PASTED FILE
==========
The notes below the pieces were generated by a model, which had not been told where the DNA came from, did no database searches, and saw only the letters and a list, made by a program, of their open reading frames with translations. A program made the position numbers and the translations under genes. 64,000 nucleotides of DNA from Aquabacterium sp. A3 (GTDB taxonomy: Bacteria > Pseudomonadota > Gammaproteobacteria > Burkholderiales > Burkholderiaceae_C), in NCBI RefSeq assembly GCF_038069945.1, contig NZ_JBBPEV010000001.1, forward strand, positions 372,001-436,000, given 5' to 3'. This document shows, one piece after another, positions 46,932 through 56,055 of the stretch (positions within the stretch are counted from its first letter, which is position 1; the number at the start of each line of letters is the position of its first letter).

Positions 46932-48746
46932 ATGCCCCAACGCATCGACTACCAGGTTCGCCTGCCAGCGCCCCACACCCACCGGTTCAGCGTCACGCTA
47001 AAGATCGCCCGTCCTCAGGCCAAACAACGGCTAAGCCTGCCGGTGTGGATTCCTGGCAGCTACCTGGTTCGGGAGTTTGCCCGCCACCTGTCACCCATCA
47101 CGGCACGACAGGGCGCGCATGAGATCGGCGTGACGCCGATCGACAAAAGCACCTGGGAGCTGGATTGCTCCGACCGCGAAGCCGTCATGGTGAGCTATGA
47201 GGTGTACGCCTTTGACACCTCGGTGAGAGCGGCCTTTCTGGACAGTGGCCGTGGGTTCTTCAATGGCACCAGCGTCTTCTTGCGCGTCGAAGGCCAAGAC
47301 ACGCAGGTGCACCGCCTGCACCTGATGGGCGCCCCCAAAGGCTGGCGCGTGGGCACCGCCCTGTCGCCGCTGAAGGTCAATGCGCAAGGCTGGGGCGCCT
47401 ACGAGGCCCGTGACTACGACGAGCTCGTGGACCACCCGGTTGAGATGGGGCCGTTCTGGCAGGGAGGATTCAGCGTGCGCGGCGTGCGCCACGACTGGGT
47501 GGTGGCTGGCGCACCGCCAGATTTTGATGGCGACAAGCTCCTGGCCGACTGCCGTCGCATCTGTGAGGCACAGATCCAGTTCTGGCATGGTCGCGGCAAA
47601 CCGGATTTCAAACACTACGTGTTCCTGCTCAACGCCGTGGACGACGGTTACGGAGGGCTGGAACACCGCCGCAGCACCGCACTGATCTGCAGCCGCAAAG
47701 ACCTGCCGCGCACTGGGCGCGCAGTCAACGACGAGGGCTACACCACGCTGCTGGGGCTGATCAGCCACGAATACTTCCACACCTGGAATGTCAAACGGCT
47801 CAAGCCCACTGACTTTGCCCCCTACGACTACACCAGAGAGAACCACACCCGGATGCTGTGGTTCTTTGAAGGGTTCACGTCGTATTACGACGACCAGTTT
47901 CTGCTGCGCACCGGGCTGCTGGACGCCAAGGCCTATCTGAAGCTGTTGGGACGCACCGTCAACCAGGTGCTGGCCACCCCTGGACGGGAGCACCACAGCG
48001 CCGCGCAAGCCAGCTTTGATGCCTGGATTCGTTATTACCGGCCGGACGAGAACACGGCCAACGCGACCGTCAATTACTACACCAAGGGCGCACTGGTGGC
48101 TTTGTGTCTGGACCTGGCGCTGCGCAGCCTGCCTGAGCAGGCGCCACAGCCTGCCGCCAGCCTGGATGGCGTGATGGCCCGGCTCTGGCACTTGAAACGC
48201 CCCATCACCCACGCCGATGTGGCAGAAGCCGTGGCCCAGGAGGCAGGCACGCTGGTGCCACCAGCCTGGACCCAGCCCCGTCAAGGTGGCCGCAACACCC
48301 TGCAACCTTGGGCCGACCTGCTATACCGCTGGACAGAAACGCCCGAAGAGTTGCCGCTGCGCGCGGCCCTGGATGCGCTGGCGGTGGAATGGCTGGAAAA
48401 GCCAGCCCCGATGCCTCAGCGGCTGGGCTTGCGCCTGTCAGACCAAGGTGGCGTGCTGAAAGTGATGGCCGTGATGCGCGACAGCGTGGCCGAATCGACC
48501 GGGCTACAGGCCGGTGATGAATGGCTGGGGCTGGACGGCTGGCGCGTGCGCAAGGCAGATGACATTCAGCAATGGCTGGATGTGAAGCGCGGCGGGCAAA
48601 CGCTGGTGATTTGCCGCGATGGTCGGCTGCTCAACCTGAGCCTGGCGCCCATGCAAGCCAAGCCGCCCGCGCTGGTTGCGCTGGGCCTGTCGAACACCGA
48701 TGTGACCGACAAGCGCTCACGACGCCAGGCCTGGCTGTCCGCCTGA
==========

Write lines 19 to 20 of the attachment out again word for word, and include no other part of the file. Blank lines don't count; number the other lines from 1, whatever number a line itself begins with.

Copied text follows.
48501 GGGCTACAGGCCGGTGATGAATGGCTGGGGCTGGACGGCTGGCGCGTGCGCAAGGCAGATGACATTCAGCAATGGCTGGATGTGAAGCGCGGCGGGCAAA
48601 CGCTGGTGATTTGCCGCGATGGTCGGCTGCTCAACCTGAGCCTGGCGCCCATGCAAGCCAAGCCGCCCGCGCTGGTTGCGCTGGGCCTGTCGAACACCGA